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(died AD 60/70, Patras, Achaia; feast day November 30) One of the Twelve Apostles, brother of St. Peter, and patron saint of Scotland and Russia. According to the Gospels, he was a fisherman and a disciple of John the Baptist. Early Byzantine tradition calls Andrew protokletos, first called. He and Peter were called from their fishing by Jesus, who promised to make them fishers of men. Early church legends tell of Andrew's missionary work around the Black Sea. A 4th-century tradition says he was crucified; 13th-century tradition states that the cross was X-shaped. His relics were moved several times after his death; his head was kept in St. Peter's in Rome from the 15th century until 1964, when the pope returned it to Greece as a gesture of goodwill.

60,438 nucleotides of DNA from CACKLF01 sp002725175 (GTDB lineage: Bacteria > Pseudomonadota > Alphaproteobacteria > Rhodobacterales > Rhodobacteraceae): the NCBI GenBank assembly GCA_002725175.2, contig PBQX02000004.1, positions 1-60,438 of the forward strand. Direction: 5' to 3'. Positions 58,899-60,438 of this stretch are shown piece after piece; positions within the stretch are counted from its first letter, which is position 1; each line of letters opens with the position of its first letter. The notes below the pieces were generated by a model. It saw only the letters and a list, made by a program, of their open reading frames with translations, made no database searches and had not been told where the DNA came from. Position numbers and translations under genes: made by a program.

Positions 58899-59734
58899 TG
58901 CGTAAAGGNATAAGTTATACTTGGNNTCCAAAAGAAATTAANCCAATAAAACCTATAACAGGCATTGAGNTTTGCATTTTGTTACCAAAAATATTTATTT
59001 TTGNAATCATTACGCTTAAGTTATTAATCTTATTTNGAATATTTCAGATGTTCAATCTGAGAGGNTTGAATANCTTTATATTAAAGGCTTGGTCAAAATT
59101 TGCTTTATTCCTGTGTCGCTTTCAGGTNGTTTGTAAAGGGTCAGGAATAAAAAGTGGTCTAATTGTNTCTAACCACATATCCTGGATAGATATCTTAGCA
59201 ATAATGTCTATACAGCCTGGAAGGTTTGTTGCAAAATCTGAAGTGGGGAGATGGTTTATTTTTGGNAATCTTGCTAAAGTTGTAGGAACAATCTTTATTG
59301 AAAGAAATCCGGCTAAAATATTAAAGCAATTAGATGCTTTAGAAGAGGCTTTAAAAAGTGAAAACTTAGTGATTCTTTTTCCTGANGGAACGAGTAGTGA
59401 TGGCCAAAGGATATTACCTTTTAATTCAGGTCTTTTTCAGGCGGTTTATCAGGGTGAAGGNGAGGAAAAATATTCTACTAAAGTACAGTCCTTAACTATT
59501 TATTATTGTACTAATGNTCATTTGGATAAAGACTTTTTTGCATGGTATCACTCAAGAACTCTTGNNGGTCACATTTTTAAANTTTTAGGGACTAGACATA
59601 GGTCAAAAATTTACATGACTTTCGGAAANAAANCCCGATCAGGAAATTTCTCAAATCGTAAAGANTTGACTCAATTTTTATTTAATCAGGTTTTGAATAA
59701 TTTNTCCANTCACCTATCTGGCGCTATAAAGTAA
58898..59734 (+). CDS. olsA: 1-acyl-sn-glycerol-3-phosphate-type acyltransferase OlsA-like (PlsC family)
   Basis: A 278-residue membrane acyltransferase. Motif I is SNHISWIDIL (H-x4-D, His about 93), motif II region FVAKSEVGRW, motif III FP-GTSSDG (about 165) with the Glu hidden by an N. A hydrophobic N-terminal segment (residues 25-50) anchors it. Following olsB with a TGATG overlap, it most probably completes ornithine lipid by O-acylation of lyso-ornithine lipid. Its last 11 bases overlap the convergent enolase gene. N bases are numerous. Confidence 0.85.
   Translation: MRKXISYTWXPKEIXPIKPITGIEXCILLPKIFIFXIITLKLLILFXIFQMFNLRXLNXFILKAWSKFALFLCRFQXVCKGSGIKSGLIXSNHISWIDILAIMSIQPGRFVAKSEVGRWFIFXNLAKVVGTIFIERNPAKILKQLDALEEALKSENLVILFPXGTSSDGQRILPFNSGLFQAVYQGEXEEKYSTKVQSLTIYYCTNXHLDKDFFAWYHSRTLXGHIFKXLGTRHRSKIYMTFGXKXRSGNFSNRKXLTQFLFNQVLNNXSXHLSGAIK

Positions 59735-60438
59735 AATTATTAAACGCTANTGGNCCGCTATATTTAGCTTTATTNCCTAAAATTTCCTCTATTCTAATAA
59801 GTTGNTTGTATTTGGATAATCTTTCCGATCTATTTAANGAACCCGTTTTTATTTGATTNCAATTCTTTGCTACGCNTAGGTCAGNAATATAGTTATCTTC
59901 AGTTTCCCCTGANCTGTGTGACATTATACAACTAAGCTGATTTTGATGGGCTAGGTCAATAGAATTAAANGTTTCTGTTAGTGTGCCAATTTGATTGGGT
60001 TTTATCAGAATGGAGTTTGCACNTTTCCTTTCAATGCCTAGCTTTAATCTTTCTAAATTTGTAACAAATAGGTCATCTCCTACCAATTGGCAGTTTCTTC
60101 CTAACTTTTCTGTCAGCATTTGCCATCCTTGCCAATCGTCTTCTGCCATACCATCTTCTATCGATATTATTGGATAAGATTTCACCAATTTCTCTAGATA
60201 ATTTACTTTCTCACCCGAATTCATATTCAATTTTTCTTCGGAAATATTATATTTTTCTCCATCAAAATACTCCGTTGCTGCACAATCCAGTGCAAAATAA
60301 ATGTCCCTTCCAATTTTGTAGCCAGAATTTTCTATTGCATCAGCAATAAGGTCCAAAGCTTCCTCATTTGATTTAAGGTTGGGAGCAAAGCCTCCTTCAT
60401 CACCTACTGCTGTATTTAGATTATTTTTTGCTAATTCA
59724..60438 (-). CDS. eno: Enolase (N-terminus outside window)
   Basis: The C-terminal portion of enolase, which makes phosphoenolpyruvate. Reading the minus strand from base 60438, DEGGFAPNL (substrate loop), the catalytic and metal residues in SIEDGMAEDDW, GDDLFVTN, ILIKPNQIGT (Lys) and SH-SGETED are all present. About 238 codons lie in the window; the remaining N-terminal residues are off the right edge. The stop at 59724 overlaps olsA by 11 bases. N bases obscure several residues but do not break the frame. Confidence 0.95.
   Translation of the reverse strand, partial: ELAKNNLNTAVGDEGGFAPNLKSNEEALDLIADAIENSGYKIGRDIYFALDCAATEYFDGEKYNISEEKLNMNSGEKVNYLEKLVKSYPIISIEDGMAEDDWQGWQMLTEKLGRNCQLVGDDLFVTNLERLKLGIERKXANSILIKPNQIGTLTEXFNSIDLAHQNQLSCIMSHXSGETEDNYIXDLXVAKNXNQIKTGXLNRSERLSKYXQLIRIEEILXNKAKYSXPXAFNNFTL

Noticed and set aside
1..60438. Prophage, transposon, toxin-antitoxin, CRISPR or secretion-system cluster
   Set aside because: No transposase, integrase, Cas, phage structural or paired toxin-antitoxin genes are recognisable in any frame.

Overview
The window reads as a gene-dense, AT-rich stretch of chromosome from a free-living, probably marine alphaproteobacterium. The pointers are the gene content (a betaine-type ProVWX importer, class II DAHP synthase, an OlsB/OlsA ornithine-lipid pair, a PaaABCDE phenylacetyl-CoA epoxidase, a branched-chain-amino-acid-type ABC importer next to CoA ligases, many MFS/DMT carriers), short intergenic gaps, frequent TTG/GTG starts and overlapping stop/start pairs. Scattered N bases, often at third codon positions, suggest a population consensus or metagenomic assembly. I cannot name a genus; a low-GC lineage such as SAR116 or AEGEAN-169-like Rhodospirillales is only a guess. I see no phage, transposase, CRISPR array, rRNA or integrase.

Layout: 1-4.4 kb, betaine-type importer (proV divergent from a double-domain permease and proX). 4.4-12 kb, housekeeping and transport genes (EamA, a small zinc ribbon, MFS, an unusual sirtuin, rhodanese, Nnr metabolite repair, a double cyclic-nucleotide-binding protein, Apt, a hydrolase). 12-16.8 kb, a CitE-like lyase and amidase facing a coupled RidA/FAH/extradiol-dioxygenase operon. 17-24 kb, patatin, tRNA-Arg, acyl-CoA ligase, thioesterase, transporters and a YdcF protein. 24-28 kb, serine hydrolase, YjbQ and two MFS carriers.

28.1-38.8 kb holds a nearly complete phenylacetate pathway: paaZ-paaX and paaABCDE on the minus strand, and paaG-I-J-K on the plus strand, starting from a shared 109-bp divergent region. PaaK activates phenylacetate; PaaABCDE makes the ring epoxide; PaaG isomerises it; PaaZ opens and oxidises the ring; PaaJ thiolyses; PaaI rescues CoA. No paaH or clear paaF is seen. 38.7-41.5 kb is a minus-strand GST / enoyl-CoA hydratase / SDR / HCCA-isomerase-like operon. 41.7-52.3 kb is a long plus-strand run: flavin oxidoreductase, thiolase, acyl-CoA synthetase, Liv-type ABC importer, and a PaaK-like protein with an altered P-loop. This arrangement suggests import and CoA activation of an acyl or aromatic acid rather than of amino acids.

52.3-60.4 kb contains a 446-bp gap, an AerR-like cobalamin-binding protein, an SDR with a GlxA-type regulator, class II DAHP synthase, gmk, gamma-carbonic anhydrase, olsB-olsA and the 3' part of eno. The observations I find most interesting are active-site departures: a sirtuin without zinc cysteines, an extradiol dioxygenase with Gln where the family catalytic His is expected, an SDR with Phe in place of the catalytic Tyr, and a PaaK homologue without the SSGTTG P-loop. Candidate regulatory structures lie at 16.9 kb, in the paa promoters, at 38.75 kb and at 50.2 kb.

This entry comes from Encyclopædia Britannica Concise. For the full entry on Andrew, Saint, visit Britannica.com.
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